Avoiding errors on your donor list

Every development office has to be able to handle pulling together the all-important donor list. Whether you need it for an annual report, dinner program, or fundraising campaign, you want to be sure to get it right. This tip sheet features a handful of tried-and-true methods for avoiding errors during the process.

Once your fiscal year is over and after you’ve made sure all gifts are entered in your database, you should run a new list of all donors. Then:

Compare to last year’s list. Someone (maybe you) toiled over last year’s list making sure the names were correct, suffixes were placed correctly. Don’t lose the good work there. Take the time to go line by line and check it against your new list. If someone is not on the new list, and you can’t explain why, stop and circle back.

Look for gifts in hard to find places. Stock transfers, memorial gifts anything outside the norm have a tendency to fall through the cracks. We wish it was all automatic, but the truth is we have gifts coming in a lot of different places. So dig around it’s been a long year and you can’t remember everything.


Be circumspect about who you remove or downgrade. Do you have intermittent donors or someone who falls just outside the fiscal year? But they should probably stay on. Likewise, be flexible on the giving amount. A gift of securities worth $2,487 is a lot closer to $2,500 than $1,000.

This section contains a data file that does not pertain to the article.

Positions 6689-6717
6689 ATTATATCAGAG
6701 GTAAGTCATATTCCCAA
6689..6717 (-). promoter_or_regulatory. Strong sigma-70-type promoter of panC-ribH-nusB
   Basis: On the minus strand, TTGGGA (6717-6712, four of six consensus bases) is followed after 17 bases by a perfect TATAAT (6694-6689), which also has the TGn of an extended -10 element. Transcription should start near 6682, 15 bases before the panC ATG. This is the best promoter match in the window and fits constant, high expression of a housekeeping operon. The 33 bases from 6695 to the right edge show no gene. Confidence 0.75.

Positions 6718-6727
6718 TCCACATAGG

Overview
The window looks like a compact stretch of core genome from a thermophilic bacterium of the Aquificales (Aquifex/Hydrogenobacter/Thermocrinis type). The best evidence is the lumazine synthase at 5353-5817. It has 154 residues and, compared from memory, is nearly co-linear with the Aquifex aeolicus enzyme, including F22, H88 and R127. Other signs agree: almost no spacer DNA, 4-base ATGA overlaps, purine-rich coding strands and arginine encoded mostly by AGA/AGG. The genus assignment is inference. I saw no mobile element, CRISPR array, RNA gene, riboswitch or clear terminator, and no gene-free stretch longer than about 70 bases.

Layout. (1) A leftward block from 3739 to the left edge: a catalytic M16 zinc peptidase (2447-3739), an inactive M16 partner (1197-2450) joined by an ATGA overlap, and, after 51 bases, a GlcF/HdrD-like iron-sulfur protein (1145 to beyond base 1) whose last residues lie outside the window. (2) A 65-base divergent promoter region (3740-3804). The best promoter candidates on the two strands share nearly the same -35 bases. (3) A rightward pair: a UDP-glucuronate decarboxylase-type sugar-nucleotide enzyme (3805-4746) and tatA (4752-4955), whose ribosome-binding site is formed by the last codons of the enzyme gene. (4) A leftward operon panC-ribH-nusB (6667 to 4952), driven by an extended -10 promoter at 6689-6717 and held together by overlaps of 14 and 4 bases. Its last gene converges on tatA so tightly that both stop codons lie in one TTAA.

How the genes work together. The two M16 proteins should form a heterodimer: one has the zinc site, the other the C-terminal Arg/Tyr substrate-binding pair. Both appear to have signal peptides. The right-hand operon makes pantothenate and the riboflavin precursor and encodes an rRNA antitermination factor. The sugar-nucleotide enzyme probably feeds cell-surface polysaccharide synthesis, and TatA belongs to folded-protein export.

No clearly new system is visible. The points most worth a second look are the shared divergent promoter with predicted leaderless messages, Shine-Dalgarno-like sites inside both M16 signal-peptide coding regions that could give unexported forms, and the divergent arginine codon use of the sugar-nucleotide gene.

Look at your “removals” list. Double check to make sure something didn’t fall through the cracks. This is an excellent time to call your donors and see what’s up. You may discover a glitch that explains the lapse: a changed name, a new donor fund, an unmatched stock gift. Email and call with a simple message: “We’re pulling together our donor list and realized we missed your gift last year and we wanted to double check that we didn’t miss something.”


Double check your list through your board members’ eyes. Make sure you can account for each and every name. Consider their company, sponsorships or friends. Did someone give under their spouse with a different last name? Your board is a special audience and deserves a little extra attention.


Distribute a “printer's advance copy” asking people to check their name and report any errors.  This is fabulous way to ferret out any people who should be on.

If you would like more information about operationalizing these actions, please contact me at marydillonkerwin@bluestrike.org.